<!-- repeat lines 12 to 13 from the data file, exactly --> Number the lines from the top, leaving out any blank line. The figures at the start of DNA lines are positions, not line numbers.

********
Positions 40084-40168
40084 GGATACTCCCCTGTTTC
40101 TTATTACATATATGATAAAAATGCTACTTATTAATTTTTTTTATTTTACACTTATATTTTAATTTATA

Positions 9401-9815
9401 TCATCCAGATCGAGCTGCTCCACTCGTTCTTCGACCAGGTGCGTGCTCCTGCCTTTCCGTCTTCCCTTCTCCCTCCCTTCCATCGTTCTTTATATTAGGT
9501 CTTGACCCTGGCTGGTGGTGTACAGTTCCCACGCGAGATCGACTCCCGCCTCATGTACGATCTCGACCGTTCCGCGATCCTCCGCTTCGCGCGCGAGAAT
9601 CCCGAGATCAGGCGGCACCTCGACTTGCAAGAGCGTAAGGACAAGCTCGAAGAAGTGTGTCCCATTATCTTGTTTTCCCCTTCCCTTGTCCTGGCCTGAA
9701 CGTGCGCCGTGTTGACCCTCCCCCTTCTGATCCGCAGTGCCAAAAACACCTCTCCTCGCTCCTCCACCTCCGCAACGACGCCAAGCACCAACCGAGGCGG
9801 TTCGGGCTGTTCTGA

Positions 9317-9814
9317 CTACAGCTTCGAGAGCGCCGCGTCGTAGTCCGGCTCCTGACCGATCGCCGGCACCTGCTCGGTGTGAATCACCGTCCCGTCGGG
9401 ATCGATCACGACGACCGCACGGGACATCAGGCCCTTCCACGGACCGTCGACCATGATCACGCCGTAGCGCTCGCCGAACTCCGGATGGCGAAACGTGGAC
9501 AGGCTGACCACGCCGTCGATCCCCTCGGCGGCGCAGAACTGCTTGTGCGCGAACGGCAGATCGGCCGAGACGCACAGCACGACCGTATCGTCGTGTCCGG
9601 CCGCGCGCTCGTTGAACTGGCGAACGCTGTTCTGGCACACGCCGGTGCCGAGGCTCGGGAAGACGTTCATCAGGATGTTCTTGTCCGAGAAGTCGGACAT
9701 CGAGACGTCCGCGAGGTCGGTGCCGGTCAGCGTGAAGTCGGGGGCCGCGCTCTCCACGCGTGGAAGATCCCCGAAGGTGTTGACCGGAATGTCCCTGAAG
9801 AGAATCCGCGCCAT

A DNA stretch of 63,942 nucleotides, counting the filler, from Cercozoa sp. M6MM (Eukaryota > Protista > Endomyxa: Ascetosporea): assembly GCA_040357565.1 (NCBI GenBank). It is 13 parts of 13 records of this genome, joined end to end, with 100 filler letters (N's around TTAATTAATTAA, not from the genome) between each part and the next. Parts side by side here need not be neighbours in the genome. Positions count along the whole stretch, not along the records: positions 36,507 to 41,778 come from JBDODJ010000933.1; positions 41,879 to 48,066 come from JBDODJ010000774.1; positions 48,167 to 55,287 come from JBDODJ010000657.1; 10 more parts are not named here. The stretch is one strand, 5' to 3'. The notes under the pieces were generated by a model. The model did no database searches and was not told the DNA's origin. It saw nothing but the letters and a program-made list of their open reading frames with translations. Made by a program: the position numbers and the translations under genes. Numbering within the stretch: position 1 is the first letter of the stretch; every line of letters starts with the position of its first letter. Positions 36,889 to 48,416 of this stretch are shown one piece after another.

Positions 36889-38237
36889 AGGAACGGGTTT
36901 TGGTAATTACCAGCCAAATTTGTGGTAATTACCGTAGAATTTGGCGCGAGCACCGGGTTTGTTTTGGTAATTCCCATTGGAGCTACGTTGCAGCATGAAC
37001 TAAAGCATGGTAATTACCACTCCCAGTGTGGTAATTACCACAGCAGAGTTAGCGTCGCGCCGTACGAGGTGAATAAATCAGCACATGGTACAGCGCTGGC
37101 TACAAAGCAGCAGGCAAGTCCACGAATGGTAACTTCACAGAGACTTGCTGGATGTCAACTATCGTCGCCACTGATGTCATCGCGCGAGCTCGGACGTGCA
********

9401 ATCGATCACGACGACCGCACGGGACATCAGGCCCTTCCACGGACCGTCGACCATGATCACGCCGTAGCGCTCGCCGAACTCCGGATGGCGAAACGTGGAC
9501 AGGCTGACCACGCCGTCGATCCCCTCGGCGGCGCAGAACTGCTTGTGCGCGAACGGCAGATCGGCCGAGACGCACAGCACGACCGTATCGTCGTGTCCGG